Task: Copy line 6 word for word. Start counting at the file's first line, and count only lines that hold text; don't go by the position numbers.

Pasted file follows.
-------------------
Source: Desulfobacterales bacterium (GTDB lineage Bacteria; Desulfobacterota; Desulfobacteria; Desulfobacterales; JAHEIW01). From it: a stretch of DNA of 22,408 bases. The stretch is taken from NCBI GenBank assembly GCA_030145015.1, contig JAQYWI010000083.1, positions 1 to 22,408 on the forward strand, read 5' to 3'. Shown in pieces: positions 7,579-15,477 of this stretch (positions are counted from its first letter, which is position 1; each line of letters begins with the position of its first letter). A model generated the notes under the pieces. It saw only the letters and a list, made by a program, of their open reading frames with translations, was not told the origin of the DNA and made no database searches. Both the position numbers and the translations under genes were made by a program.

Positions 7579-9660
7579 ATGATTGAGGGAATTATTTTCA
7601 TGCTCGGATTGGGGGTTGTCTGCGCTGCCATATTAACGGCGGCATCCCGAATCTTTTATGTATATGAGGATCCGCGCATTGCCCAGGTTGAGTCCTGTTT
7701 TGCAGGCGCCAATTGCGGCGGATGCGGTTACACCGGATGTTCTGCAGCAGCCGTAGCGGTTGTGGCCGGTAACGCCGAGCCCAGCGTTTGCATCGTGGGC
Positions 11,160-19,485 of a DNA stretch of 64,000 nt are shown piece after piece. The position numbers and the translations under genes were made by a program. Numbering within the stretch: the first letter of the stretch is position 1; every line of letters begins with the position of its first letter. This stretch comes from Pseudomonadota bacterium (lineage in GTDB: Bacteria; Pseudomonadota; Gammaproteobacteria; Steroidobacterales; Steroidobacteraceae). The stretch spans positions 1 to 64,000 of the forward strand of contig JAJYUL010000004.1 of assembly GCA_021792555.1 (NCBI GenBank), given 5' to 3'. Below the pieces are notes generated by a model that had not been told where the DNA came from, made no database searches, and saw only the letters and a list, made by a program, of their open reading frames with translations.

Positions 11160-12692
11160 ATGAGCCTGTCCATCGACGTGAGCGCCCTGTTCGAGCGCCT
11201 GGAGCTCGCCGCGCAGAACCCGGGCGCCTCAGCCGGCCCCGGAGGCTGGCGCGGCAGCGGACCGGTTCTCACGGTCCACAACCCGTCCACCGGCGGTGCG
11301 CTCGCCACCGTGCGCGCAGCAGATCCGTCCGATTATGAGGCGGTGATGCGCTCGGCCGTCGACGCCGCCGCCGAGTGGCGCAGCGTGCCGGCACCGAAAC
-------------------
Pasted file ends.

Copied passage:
Positions 11,160-19,485 of a DNA stretch of 64,000 nt are shown piece after piece. The position numbers and the translations under genes were made by a program. Numbering within the stretch: the first letter of the stretch is position 1; every line of letters begins with the position of its first letter. This stretch comes from Pseudomonadota bacterium (lineage in GTDB: Bacteria; Pseudomonadota; Gammaproteobacteria; Steroidobacterales; Steroidobacteraceae). The stretch spans positions 1 to 64,000 of the forward strand of contig JAJYUL010000004.1 of assembly GCA_021792555.1 (NCBI GenBank), given 5' to 3'. Below the pieces are notes generated by a model that had not been told where the DNA came from, made no database searches, and saw only the letters and a list, made by a program, of their open reading frames with translations.